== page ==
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Dress codes are common in public and private schools, ostensibly promoting student well-being. For example, in College Station schools, the student handbook reads the district established the dress code “to teaching grooming and hygiene, prevent disruption, and minimize safety hazards.”
What happens, however, when a seemingly neutral or innocuous dress code actually serves to perpetuate sexist stereotypes? Increasingly, researchers from around the world are examining this very issue.
Ariel Shiner, of Santa Clara University Law School, for example, questions why girls are prohibited from wearing shirts that show their shoulders, or wearing shorts that do not reach past the fingertips. Both pieces of clothing would be prohibited in College Station schools. She argues that such restrictions run contrary to the freedom of expression ensured by the 1st and 14th amendments in the US Constitution. Shiner notes that students do not forego their constitutional rights upon entering the school.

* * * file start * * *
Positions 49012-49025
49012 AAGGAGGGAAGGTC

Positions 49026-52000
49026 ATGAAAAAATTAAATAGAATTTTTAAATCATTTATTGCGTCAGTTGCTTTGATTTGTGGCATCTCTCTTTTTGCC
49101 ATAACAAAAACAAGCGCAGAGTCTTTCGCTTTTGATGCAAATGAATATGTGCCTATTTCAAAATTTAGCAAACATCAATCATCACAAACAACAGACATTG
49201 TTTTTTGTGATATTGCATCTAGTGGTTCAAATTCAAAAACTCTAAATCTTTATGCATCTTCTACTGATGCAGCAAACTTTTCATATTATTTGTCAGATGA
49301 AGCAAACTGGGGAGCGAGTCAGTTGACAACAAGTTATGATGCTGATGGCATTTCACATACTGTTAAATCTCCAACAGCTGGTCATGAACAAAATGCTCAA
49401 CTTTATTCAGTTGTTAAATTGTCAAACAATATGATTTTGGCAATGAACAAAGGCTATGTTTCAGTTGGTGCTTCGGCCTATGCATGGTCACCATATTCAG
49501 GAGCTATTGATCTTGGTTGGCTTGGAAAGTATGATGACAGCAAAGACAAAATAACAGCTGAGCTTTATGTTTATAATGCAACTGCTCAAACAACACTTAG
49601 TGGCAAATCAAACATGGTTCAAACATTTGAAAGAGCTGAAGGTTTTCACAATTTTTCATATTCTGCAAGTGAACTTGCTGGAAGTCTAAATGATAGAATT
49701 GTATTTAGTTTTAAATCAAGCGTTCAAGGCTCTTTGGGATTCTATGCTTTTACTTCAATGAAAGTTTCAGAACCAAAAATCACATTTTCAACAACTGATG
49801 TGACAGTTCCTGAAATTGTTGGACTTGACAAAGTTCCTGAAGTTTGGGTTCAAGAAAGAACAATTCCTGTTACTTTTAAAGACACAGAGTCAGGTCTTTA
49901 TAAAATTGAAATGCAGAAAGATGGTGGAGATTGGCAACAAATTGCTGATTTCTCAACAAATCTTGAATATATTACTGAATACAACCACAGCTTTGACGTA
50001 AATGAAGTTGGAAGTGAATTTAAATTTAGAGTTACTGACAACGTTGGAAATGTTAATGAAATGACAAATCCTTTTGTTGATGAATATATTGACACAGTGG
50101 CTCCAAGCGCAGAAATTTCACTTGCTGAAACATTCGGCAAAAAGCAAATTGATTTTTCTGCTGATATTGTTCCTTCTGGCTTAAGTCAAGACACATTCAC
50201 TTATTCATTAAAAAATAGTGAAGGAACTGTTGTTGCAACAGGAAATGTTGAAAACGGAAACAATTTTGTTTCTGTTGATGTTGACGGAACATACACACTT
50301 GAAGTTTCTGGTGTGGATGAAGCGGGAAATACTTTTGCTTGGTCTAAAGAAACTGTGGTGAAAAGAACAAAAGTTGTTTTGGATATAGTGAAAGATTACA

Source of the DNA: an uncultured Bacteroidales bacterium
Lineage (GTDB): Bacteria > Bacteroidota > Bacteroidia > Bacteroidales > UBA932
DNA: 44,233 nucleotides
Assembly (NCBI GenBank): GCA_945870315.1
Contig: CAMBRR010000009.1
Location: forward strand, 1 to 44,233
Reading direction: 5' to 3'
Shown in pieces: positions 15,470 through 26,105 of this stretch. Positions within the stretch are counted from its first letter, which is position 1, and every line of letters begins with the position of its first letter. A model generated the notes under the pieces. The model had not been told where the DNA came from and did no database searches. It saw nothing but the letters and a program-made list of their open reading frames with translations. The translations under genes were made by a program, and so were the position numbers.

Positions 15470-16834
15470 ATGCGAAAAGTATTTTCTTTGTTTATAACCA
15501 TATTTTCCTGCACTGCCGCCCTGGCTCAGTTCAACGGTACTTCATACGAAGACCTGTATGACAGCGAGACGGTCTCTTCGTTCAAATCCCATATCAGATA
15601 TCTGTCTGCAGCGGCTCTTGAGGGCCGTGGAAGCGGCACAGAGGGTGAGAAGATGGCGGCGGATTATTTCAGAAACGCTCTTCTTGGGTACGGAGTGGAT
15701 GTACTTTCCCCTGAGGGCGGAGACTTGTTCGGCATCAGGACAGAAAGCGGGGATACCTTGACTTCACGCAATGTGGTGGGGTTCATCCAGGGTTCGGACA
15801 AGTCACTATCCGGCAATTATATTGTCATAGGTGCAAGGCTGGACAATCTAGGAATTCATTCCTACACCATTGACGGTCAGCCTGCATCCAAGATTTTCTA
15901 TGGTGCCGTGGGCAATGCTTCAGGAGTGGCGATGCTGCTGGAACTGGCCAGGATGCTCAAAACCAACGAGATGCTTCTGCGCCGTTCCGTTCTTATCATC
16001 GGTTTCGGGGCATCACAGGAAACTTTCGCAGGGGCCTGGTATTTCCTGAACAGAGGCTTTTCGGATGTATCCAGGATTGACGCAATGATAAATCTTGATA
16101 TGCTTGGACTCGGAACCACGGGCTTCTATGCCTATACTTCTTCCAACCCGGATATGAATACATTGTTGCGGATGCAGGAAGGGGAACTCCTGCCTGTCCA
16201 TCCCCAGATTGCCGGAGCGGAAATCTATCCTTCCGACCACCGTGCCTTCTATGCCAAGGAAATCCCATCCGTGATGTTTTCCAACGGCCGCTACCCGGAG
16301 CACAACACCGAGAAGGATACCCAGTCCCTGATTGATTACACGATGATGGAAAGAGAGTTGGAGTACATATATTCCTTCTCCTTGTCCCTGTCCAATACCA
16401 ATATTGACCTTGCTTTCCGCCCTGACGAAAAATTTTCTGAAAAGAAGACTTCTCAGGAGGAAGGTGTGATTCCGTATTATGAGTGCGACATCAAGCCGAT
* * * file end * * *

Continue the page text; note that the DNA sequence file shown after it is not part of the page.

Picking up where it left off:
Other scholars, such as Erin Buzuvis, a professor of law at Western New England University, and Kris Newhall, of SUNY Cortland, have suggested that dress codes might violate Title IX. This is a law prohibiting sex discrimination in educational activities receiving federal funding. When the dress code differentially impacts girls, Title IX is likely violated.
As a final example, Jessalyn Keller, from the University of Calgary, and her colleagues examined ways in which students resisted what they considered sexist dress codes. Use of social media was common. Girls in the study also noted the hypocrisy that frequently accompanied the dress codes, as girls were differentially penalized, relative to boys.
These examples show that dress codes might have unintended consequences, perpetuating sexist ideals. When this occurs, the districts might also be violating federal laws.